The phase bifurcation effect in this time–frequency range had a frontocentral topography with a maximum at channel Fz. We evaluated the statistical significance of this effect at channel Fz with a resampling test and found the strongest effect at 7.1 Hz and 120 ms preceding stimulus onset (Fig. 3B). We used the FDR method to correct for multiple comparisons; white outlines in the inset of Figure 3B indicate the 55 time–frequency points that passed the 5% FDR criterion (meaning that only 3 points out of these 55 are expected to be false positives due to multiple comparisons). To verify that these results were not due to a single outlier in our subject pool, significance maps were recomputed 12 times, each time leaving out a different subject; the region of maximum significance (using an FDR of 0.1) always counted at least nine time–frequency points, every time including the point of interest at 7.1 Hz and −120 ms preceding stimulus onset.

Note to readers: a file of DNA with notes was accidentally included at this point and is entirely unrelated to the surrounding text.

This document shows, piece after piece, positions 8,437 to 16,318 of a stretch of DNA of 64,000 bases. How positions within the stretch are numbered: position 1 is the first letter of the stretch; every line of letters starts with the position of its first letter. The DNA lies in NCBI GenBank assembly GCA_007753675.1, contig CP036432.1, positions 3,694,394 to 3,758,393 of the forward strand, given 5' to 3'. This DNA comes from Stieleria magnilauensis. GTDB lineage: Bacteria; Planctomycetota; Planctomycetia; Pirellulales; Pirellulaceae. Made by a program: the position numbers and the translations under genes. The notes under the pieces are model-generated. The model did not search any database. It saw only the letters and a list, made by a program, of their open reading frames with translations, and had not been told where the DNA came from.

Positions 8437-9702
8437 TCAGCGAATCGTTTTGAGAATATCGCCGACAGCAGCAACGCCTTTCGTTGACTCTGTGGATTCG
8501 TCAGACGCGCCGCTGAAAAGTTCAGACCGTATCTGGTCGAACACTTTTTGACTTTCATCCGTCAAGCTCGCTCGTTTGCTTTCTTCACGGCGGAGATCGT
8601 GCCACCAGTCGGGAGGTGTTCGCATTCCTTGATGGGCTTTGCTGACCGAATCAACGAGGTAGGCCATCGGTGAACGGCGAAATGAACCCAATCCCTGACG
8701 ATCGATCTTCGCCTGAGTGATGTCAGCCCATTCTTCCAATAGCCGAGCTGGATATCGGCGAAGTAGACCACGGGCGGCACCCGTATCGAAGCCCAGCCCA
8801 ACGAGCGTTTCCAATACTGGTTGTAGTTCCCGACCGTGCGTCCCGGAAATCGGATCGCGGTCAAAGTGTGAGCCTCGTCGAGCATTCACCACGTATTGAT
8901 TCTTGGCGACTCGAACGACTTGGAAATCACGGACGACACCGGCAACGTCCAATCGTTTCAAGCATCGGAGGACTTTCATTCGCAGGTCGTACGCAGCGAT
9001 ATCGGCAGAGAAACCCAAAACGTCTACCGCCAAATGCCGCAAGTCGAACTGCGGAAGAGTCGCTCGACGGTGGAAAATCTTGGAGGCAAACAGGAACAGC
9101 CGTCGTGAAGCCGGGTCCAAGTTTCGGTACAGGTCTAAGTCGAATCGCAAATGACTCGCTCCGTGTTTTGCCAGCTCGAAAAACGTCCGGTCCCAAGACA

Phases at this time–frequency point were pooled into 11 bins. The effect of phase bifurcation was significant across subjects, and the mean phase values for hits and for misses were approximately similar across subjects (Fig. 3B, top inset). However, the exact phase at which performance was highest could vary slightly between subjects. We thus adjusted each subject's phase distributions such that for each subject the phase at which performance was best was aligned to a phase angle of zero. Thus, a trivial feature of the resulting distribution is a peak exceeding the standardized average hit rate at a phase of zero. However, we also found that performance decreased monotonically to a minimum at the opposite phase—a nontrivial property confirming our hypothesis that hits and misses are associated with opposite phase angles. Comparing the average of the two bins adjacent to the zero bin with the average of the two bins at the opposite phase revealed that phase accounted for a difference of 16% of performance (standardized performance: 1.05 vs 0.89), i.e., even stronger than the corresponding effect observed for power (Fig. 3A). This effect was confirmed by an ANOVA with a 10-level “bin” factor (leaving out the bin centered on zero): F(9,99) = 2.696; p = 0.0076.